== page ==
The Fedora image will need to be burned to DVD, and the Addon CD will also need to be burned to CD. The Cell SDK is your option, depending on how Linux savvy you are. If you want to wait until you get networking services started on the PS3 and then transfer it over as an image, you can do that. I just made another CD. Furthermore, you can go ahead with the installation with the first two items, and download the SDK while you're doing the install.
Also, many guides out there direct you to the PlayStation Open Platform website to download the Other OS Installer, otheros.self. Don't waste any time doing that. As of this writing, the current PS3 firmware is 1.92, and the otheros.self has been included in the firmware since 1.60 at least. In fact, you can look at the same two pages on information on the Playstation site over and over, and you won't find otheros.self, because it's not there anymore. If you really want it though, I have a copy.
Depending on how much foresight you had into your plan to install Linux, and how much game playing, demo and movie trailer downloading, or media storage you've been doing on your PS3, this will be the time for you to start backing things up, or realizing that you can't back things up. You can copy things like movie trailers, pictures, music, and game saves onto a flash drive. Things like game demos, and the Folding@Home client, including the work unit you're working on, will be lost.
Ideally, when you took your PS3 out of the box, you did the firmware update, made your PSN account, set the time or whatever, and then went into System settings and formatted your hard drive for Linux. The formatting will remove all your downloaded junk, so backup what you want before you do it. I gave myself 10 GB for the Game OS and the rest of the ~50 GB to Linux, because I'm more likely to use it for something there. Do the quick format, there's no reason not to.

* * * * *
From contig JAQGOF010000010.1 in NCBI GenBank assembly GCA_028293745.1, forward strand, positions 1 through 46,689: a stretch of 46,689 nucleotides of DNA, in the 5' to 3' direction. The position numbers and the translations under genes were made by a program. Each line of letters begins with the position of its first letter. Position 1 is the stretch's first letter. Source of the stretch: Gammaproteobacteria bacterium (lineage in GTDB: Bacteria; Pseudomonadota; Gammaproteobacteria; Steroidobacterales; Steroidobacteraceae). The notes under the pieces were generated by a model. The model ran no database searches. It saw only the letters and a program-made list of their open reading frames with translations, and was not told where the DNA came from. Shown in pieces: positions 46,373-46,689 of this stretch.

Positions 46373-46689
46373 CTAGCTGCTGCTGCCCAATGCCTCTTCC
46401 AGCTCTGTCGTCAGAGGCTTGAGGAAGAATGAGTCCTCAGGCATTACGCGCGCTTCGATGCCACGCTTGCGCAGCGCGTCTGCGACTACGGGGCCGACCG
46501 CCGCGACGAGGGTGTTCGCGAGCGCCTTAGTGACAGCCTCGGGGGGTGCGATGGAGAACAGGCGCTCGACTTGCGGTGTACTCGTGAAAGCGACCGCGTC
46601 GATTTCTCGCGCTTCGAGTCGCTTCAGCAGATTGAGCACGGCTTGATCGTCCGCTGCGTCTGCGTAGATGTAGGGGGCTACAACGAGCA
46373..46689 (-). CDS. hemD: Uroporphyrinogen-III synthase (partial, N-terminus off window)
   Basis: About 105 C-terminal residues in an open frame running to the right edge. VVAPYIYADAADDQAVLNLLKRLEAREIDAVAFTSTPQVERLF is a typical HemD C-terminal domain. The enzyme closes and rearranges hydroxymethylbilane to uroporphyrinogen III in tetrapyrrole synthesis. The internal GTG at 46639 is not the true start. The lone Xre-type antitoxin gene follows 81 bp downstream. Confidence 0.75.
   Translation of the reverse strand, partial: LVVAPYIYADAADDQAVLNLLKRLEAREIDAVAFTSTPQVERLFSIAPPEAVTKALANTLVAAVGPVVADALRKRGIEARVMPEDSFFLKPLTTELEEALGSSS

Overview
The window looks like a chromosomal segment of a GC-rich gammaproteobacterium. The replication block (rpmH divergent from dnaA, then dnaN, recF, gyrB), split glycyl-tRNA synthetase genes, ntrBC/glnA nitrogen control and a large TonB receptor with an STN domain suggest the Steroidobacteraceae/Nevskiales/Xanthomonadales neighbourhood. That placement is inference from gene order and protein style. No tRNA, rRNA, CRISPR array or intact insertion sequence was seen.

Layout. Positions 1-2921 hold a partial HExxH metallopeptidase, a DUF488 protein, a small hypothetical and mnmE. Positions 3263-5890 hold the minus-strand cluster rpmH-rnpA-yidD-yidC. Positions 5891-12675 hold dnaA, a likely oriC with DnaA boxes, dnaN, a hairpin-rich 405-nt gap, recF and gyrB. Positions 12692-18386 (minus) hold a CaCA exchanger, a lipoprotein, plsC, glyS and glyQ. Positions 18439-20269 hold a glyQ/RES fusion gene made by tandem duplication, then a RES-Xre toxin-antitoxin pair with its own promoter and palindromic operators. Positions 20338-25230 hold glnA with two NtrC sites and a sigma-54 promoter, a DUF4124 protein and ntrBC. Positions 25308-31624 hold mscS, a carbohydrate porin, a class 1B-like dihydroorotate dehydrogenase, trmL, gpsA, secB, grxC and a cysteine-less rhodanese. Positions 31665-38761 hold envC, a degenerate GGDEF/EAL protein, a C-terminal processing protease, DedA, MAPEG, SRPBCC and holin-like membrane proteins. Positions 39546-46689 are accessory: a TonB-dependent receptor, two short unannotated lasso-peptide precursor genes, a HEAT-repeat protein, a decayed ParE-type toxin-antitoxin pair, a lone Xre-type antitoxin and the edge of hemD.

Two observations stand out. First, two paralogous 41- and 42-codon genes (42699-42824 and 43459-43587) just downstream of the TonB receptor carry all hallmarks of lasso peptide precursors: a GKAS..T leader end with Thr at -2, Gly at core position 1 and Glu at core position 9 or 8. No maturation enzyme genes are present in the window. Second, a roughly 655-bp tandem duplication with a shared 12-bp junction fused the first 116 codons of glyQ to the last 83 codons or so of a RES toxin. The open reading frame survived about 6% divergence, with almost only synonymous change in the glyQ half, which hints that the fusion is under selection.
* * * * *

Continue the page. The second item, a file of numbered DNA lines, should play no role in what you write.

Now let's install the bootloader. This is the part where otheros.self was supposed to be needed. Also, many guides say you need to dig out the otheros.bld file from the Addon CD and put it on a flash drive. That is no longer needed either, just pop the Addon CD in the PS3, go to System Settings, and select Install Other OS. Confirm your choice, and go back to System Settings when the install finishes, in about two seconds. Then pick Default System and choose Other OS. It will give you the option to reboot immediately, which is very convenient, just make sure you've got your USB keyboard plugged in.
Pretty soon, if you're like me, you'll be looking at tiny bootloader startup information scrolling past on your cruddy standard definition television. You can eject the Addon CD whenever you're ready and put in the Fedora Core 6 DVD. After a minute or so the text will stop moving and you can make out the kboot prompt at the bottom of the screen. Type 'install-fc sda' and hit enter. You'll be asked for the DVD, make sure it's in and press 'y' followed by enter.
Soon you'll be making the next important choice after picking the Addon CD version, which is do you want the minimum or the full install. I've done both, so I can tell you the minimum install is rather quick, but it doesn't even have basic network services running out of the box. The full install has everything, and it takes a long, long time to install it all, three to four hours at least. This guide assumes you're going to pick minimum. If you pick full you won't have any of the fun of picking packages to install later, but you're also going to have way more stuff installed than you'll ever realize. Picking off stuff you don't want could end up being more challenging. Have fun using all those languages.